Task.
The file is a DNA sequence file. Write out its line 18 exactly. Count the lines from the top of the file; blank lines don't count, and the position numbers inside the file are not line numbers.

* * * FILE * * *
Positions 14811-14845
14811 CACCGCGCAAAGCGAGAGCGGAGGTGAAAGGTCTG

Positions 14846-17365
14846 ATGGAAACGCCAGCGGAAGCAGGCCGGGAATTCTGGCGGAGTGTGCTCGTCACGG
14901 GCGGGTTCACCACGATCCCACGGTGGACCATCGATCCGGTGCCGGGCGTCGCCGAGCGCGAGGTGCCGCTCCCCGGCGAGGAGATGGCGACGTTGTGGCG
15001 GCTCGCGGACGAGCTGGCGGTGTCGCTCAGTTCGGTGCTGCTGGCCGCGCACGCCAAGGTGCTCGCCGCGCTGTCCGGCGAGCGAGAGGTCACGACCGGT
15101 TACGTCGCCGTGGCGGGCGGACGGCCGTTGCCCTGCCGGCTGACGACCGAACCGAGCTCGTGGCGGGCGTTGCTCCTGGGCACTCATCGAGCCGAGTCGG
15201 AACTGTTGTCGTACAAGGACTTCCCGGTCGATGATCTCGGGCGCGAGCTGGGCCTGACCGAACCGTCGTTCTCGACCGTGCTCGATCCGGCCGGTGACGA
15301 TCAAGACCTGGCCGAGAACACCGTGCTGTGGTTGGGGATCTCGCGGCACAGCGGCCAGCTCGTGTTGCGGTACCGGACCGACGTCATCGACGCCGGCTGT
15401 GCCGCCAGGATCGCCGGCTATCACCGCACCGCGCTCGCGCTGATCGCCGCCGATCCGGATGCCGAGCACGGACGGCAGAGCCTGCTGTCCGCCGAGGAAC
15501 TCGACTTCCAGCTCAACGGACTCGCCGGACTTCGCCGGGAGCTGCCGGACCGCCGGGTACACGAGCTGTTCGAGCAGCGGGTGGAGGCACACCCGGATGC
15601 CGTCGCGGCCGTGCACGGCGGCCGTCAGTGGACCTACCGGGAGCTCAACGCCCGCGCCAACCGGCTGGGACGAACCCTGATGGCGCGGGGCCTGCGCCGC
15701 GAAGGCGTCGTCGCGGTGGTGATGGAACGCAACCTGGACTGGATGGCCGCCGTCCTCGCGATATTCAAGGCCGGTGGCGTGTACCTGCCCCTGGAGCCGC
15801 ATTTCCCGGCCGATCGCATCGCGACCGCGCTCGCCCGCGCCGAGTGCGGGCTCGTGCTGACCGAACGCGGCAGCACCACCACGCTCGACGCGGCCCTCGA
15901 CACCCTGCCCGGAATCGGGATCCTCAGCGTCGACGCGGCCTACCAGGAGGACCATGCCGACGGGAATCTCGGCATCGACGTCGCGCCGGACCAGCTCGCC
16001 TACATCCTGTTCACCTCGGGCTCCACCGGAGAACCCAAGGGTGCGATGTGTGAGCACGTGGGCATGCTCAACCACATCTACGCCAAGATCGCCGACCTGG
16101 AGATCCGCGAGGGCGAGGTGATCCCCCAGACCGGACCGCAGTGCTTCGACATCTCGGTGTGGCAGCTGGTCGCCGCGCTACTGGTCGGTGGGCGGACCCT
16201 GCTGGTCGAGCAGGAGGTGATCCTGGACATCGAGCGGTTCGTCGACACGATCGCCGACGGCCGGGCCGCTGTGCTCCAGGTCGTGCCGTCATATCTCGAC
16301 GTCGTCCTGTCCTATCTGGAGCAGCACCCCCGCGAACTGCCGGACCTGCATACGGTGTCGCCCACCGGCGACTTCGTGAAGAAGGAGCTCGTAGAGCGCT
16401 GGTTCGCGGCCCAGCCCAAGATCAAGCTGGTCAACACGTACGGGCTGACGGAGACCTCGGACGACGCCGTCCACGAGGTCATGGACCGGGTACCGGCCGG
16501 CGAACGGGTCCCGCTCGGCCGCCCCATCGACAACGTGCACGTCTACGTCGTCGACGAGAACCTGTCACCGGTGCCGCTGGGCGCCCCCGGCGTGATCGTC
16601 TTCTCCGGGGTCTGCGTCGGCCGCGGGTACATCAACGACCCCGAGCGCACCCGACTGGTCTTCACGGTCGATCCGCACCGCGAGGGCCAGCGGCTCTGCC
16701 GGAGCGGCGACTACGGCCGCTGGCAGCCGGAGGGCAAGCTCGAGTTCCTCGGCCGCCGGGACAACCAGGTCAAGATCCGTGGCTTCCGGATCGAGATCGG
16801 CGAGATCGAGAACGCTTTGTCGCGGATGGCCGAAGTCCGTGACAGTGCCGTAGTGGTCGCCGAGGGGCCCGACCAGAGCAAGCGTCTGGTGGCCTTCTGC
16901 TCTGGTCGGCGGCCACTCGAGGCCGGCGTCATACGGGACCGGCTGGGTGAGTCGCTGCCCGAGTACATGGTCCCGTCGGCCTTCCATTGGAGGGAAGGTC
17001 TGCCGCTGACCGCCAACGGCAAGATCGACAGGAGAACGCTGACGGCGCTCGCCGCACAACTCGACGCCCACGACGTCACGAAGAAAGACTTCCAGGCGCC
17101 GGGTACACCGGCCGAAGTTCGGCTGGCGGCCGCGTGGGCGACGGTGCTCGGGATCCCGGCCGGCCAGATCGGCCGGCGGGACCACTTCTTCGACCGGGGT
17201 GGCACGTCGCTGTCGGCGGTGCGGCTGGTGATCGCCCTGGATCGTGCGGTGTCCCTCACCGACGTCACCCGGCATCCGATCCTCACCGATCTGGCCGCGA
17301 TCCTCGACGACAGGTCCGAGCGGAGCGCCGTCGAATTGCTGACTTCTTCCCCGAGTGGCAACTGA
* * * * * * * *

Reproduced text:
16201 GCTGGTCGAGCAGGAGGTGATCCTGGACATCGAGCGGTTCGTCGACACGATCGCCGACGGCCGGGCCGCTGTGCTCCAGGTCGTGCCGTCATATCTCGAC